The Armalite AR 50A1B Caliber Single Shot Bolt Action



Well, we can’t talk about big bore rifles without talking about the Armalite single shot bolt-action AR 50A1B a newer model. It is just a very large version of the 30-06 Springfield developed back in 1910 WW I as an Anti- Aircraft round. The fact is that I have shot many big bore rifles but never shot a 50 BMG (Browning Machine Gun) round in testing or otherwise. Most folks that know me, know that I just love to shoot big rifles.  They are just great fun when you know the recoil has been tamed.  Energy delivered down range is massive, and can be shot with extreme accuracy at very long ranges. Note that there are lesser rounds that have achieved this range during the Civil War but not with this energy.  As a target shooter and one that believes fully in the Second Amendment it is valuable for all riflemen and women to have had the experience of shooting this legal firearm.

I have sent an email to Armalite to see if New Hampshire Rifleman can obtain one for testing and to share our findings with New Hampshire readers first hand.  If we can’t get one from Armalite we will see who has one locally that we can shoot.

The Armalite advertisement says they are moderate in recoil to shoot. At 34 pounds it should shoot like a pussycat.  Wow! It is only 4 to 6 bucks a round to shoot, not bad.  Most of those I observed shooting them on utube did not use a shoulder pad so it must push more than jolt the shooter, making it easier for women and younger folks to shoot.  There are several clubs in New Hampshire that allow it.  What are the spec’s on this rig you ask?

*Shown with optional Scope, Scope Mount, Mono-pod and Bi-pod

Model: AR-50A1
Caliber: .50 BMG
Barrel: 30″ Chrome moly, 8 Groove
Rifling Twist: RH 1:15″
Muzzle Device: Highly Efficient Multi-Flute Recoil Check, Very Moderate Felt Recoil. Threading: 1″-14
Upper Receiver: Modified Octagonal Form, Grilled & Slotted for Mil STD Scope Rail with Boss to Engage Cross-Slot on Receiver
Bolt: Triple Front Locking Lug
Ejector: Spring Loaded Plunger, Automatic Ejection
Extractor: Sako Type
Trigger: Schilen Standard Single Stage, Approximate 5 lbs Pull
Stock: 3 Section Stock: Extruded Forend, Machined Grip with Vertical Grip, Forged and Machined Removable Buttstock
Buttplate: Vertically Adjustable, Specially Built for Heavy Calibers
Overall Length: 58.5″ Without Buttstock: 49 3/4 inches
Weight: 34.1 LBS
Finish: Hard Anodized Aluminum, Manganese Phosphated Steel
Accuracy: 7″ – 8″ @ 1000 yds
Included with Rifle: 15 Minute Sight Base, Owners Manual, Ear Plugs, Limited Lifetime Warranty

Your Price New: $3,359.00  EA

Want to see it shoot in a utube video? Click Here

See Ammo in a utube video? Click Here

It is a rather large round to say the least. It is not for hunting! It is to shoot for skill and fun at long ranges. There are at least 2000 Match Rifle Shooters shooting this caliber in the USA and growing.

Seriously, If most law-abiding households had one of these, then people who want to take your gun rights away would think twice about coming for you, and change occupations abruptly.

Look for more on this topic. Ed


Coming Attractions

Coming Attractions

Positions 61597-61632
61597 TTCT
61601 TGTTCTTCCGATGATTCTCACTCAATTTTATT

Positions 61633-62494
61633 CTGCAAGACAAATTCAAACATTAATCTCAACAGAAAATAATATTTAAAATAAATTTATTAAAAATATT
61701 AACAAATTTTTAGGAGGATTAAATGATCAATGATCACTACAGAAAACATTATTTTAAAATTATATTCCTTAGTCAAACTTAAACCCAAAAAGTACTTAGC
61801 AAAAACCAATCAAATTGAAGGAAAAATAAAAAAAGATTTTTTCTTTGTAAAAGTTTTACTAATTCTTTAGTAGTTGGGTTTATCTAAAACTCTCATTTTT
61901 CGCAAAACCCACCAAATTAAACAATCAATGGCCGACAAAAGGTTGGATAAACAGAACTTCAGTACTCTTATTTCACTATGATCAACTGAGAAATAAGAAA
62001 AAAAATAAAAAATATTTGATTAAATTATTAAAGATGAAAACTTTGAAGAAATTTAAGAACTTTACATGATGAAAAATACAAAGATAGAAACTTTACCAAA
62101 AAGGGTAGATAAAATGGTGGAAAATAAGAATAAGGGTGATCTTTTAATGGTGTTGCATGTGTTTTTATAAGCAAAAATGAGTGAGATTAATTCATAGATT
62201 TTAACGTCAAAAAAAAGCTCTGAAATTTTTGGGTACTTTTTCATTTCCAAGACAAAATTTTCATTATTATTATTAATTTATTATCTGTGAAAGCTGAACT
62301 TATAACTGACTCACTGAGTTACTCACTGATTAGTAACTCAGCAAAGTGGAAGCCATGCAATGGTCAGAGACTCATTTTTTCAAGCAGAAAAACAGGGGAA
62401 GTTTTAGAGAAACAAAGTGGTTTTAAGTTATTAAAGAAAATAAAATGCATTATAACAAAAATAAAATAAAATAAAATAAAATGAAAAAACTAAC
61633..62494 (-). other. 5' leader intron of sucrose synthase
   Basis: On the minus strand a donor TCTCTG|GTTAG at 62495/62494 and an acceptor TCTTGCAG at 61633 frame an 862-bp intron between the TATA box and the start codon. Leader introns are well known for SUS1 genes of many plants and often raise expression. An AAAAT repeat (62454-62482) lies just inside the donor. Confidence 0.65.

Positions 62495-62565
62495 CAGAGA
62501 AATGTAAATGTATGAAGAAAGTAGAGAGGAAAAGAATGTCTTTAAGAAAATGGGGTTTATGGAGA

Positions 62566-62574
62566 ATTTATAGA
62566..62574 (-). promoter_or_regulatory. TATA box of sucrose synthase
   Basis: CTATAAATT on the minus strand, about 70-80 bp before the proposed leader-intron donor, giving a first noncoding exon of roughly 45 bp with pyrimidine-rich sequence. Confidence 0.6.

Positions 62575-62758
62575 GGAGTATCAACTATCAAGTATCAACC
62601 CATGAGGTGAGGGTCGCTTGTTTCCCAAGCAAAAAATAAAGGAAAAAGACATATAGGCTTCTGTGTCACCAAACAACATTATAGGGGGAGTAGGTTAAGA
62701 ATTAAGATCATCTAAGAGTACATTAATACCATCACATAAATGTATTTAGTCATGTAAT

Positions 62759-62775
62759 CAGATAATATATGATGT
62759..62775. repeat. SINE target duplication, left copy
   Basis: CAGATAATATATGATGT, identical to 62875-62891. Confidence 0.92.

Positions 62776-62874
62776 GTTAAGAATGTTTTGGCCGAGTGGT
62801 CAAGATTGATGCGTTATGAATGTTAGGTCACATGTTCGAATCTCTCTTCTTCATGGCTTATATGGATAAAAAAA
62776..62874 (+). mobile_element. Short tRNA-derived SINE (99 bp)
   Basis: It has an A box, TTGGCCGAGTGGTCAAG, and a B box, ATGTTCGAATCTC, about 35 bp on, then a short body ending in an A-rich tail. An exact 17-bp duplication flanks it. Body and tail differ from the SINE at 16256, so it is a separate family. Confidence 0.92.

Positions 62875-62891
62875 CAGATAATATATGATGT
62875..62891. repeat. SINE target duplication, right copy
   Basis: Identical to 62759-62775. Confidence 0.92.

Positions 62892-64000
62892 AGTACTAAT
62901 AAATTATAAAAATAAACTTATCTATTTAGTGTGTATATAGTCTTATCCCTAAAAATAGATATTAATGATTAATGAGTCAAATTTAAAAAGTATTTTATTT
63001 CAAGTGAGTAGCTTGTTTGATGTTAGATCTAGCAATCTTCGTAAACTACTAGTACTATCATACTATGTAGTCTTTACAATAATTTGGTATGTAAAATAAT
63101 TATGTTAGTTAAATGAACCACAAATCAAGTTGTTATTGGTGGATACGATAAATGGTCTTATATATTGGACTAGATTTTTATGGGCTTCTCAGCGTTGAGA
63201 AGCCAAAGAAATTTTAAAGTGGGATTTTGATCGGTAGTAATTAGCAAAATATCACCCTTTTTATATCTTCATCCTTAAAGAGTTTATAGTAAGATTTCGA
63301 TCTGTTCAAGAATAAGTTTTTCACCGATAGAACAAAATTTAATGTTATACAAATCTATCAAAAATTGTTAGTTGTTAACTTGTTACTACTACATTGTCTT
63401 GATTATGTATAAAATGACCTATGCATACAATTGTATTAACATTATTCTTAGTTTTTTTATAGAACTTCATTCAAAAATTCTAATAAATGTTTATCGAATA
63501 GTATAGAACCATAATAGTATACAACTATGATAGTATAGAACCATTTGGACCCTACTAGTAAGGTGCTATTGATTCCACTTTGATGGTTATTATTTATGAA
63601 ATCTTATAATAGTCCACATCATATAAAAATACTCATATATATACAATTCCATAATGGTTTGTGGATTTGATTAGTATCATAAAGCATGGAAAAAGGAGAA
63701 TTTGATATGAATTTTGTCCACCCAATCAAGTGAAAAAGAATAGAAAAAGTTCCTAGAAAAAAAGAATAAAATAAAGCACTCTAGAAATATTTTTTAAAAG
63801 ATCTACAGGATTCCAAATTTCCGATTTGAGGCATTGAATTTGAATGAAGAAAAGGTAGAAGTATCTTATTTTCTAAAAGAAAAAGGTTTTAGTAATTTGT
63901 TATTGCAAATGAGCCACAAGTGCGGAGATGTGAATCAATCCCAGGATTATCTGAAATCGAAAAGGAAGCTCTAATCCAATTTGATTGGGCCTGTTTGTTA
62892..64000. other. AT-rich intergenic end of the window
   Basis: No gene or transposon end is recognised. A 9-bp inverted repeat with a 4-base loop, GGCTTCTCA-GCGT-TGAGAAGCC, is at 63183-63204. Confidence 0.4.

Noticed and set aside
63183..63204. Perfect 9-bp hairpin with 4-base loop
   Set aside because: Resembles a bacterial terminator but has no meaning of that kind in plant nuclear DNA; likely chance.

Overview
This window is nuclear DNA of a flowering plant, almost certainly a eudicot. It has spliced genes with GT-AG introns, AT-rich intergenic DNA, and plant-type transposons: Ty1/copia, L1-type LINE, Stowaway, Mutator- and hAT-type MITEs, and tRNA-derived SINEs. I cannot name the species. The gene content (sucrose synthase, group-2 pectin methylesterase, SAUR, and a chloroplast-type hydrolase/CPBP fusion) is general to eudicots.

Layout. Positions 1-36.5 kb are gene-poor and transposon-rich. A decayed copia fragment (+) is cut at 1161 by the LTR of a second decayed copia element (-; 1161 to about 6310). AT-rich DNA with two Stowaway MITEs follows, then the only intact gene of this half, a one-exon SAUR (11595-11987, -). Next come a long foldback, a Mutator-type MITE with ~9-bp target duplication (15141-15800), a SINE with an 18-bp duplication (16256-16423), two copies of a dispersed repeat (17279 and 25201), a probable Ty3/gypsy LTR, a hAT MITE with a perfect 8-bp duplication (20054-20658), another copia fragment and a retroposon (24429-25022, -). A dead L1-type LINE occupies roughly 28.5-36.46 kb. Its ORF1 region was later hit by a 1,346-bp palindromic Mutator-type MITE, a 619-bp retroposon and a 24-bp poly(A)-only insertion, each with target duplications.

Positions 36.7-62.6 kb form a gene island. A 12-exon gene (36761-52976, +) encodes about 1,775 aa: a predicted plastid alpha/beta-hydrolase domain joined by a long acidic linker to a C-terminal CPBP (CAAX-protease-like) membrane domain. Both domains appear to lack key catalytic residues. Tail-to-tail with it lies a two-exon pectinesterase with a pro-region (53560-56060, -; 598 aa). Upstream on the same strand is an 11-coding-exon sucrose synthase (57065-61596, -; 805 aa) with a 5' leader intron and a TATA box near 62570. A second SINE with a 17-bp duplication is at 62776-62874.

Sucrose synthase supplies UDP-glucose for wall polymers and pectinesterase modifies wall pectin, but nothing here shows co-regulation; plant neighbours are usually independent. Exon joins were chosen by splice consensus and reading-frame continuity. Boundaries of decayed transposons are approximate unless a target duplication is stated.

Rifle Testing in .243 Winchester

As a deer hunter and a varmint Coyote hunter you will see what the .243 Winchester Rifle’s below will provide for low recoil shooting fun for hunting and shooting. This caliber is great for those just beginning to hunt or for the veteran hunter. Recoil is negligible and there are many bullets to choose from in this highly versatile caliber


Ruger American

Ruger American

Thompson Center Dimension Rifle

tc dimension

Savage Arms


Scope Testing

Nikon’s Coyote Special 3-9 x 40mm full Camo version with BDC Predator Reticle

coyote_landing scope

Leupold VX-1 3-9 x 40mm with Long Range Duplex Reticle

31-30-120x120 Leupold VX 1



One Hunting Rifle/Cartridge for the Planet?

Is there such a thing? One Hunting Rifle for the Planet?

Big or small, Cape Buffalo or whitetail deer, This rifle must do it all, and do it well!

Many an outdoor writer has written on the mythical best all around cartridge and rifle for the money. These authors, like me have to make some assumptions about what you want in an all around rifle. Here are my assumptions:

The hunter wants to either hunt Alaska or Africa some day for Brown Bear or Cape Buffalo/Plains Game and Elephant in Africa; but more than not, hunts deer, moose, Bison and bear whenever possible. And you can only use one rifle/cartridge to do it all and be happy with your choice!

Does this Rifle and Cartridge even exist? Let me throw out some hurdles for this rifle cartridge to overcome as well…

The cartridge is available at larger retailers and can be hand-loaded by the shooter/hunter.

Use bullet heads available on the market from several manufacturers.

Can be used on game from whitetail deer without damaging meat to cleanly kill Cape Buffalo and Elephant when solids are used.

Shoot low recoil hand loaded 225 grain rounds for deer or bear that a teenager could shoot e.g. 12 ft -lbs recoil energy as compared to 17 ft-lbs for a 30-06.

Shoot a range of delivered energies from 1800 ft-lbs to 4500 Ft -lbs

Shoot bench rest 3 shot groups at 100 yards at 1 MOA or better with all bullets types and weights.

Uses a standard action only.

The rifle must cost less than $900 dollars

Can shoot flat enough and with ample punch to kill an Elk at 500 yards.

Shoot flatter than a 30-06 Springfield/180 grain heads and do it with a 225 grain bullet with 1000 ft-lbs more energy than the 30-06.

There is only one rifle on the planet that meets this criteria!

The Answer is the .375 Ruger Cartridge (a proprietary Hornady case)  in the Ruger’s M77 Hawkeye Rifle. And is made right here in New Hampshire.

375 Ruger